board and staff as a whole entity that engaged in a major
strategy mapping session (discussed in Chapter Six). The fourth
included six task forces to look at six different strategic issue
areas (programs for writers, education, new sources of financial
support, constituents, technology, and leadership and
succession). Finally, the 2,800 Loft members were informed of
the process and asked for their ideas.
Those in the first two tiers obviously were the key decision
makers, but they chose to involve the other groups—and
especially staff—in a consultative role in order to get the
necessary strategy-related ideas, other information, support, and
commitment to make the strategic planning effort work for the
organization as a whole. The group decided not to involve
representatives of all key external stakeholder groups (for
example, funders, publishers, or broadcasters) in major
decision-making roles, although they did include representatives
of teachers and students. As the official, legally responsible
decision-making body for the organization, the board could not
really share this responsibility. However, various outsiders were
consulted or did serve on the advisory task forces created to
make recommendations for addressing the strategic issue areas
identified by the board and staff. Each task force had external
stakeholders involved and some community topic experts who
were not necessarily Loft stakeholders.
If the strategic planning focus is on an organizational subunit,
collaboration, or community, then the key decision makers (and
possibly other stakeholders) for those entities should be
involved. For example, key decision makers or stakeholders for
a community, such as the owners of major businesses, may not
actually live in the community. The initial agreement for the
Park Board strategic planning effort—which focused both on the
organization and its connections within the community it
served—included the Park Board Commissioners elected by that
community, and Jon Gurban, the superintendent. Again, legally
and politically the board and superintendent were the key
formal decision makers, but particular staff members played
vital roles in helping develop elements of the agreement and in
carrying it out. Ultimately, more than a hundred staff members
were involved in the process, especially through membership on
one or more of nine different staff teams (infrastructure,
demographics, programs and services, information management,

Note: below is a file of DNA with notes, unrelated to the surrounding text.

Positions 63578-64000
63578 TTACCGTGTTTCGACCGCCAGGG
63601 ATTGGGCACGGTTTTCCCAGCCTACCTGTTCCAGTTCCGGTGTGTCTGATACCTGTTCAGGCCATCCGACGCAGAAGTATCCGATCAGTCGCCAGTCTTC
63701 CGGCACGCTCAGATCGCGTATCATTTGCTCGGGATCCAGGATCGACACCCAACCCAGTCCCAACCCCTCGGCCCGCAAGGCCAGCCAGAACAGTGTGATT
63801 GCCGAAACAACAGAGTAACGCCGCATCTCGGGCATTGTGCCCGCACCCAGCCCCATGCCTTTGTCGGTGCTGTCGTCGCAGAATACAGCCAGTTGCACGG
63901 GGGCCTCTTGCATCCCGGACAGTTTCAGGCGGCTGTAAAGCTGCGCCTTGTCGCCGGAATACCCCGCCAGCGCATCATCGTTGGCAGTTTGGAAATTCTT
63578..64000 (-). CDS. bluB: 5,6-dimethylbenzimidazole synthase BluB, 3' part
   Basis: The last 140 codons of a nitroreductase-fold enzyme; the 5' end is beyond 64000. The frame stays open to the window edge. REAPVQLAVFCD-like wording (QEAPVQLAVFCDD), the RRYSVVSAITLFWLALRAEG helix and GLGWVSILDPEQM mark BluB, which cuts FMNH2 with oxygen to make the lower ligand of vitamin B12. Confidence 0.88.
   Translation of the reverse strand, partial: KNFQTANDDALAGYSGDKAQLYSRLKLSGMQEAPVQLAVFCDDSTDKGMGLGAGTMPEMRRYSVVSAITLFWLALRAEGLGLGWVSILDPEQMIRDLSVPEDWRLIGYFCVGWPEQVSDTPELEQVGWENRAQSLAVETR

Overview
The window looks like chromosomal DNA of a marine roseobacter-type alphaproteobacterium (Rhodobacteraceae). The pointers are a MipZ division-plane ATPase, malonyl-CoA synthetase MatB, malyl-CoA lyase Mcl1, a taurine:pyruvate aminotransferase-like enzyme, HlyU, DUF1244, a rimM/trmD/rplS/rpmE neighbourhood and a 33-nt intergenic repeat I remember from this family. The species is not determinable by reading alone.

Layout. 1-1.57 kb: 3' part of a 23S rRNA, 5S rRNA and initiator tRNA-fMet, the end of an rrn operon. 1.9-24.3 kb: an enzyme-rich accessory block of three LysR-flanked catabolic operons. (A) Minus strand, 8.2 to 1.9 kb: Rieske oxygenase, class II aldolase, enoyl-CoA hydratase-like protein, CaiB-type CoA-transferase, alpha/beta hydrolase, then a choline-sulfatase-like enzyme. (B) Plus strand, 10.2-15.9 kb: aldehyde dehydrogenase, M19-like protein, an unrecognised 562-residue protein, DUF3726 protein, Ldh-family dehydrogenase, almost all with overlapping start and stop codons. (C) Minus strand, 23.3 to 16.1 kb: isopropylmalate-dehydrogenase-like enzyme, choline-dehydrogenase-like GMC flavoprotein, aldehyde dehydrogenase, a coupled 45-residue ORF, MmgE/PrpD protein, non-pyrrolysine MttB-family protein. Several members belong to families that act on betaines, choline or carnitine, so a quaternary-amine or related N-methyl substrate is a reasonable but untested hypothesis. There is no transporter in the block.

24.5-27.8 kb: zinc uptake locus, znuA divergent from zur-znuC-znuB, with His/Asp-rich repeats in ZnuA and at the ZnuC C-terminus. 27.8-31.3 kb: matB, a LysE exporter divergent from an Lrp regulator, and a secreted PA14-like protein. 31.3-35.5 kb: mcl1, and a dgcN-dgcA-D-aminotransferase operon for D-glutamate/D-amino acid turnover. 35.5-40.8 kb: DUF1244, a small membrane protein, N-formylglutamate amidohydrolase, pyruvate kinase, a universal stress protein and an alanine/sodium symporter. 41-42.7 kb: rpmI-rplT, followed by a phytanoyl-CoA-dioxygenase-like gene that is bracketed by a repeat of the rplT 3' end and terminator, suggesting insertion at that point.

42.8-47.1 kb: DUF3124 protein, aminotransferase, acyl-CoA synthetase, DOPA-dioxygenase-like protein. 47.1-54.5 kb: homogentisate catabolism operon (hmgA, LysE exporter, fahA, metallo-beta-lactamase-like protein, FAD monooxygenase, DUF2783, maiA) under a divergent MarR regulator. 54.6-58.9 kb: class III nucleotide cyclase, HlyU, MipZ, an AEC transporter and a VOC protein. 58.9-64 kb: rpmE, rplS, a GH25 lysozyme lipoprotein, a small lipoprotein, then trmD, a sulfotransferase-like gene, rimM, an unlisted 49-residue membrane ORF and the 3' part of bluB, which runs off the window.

sustainability, planning, community outreach and research,
evaluation, and art and history). Some three thousand more
people were involved at various points in the process via town
meetings, a questionnaire mailed to all Minneapolis households,
focus groups, community leader workshops, and a telephone
survey.
For organizations, it may be advisable to involve insiders from
three levels of the organization, as well as key outsiders. (Note
that elected or appointed policy board members can be outsiders
as well as insiders.) These include top policy and decision
makers, middle management, and technical core or frontline
personnel (Thompson, 1967; Nutt & Backoff, 1992). Top policy
and decision makers should be involved for several reasons.
First, they are formally charged with relating the organization
to its domain. Second, because of their responsibilities they are
often highly effective boundary spanners, with links to many
organizations and people both inside and outside the
organization. Third, they often are among the first to perceive
mismatches between the organization and its environment, and
therefore the most responsive to external threats and
opportunities affecting the organization (Schein, 2010; Kettl &
Fesler, 2008). Finally, they control the resources necessary to
carry out the strategic planning effort and implement the
recommendations that grow out of it. It is simply very difficult
to plan around these people, so they should be included from
the start, if at all possible (Fernandez & Rainey, 2006).
In governments and public agencies, this initial group is likely
to include members of an elected or appointed board as well as
high-level executives. In council-manager cities, for example,
the initial agreement typically is negotiated among council
members, the city manager, and key department heads. As noted
earlier, the initial agreement that framed the Park Board's effort
involved the elected board, the appointed superintendent, and
key managers. In nonprofit organizations, the key decision-
making group is likely to include the senior managers and board
of directors. The initial agreement for the Loft's effort was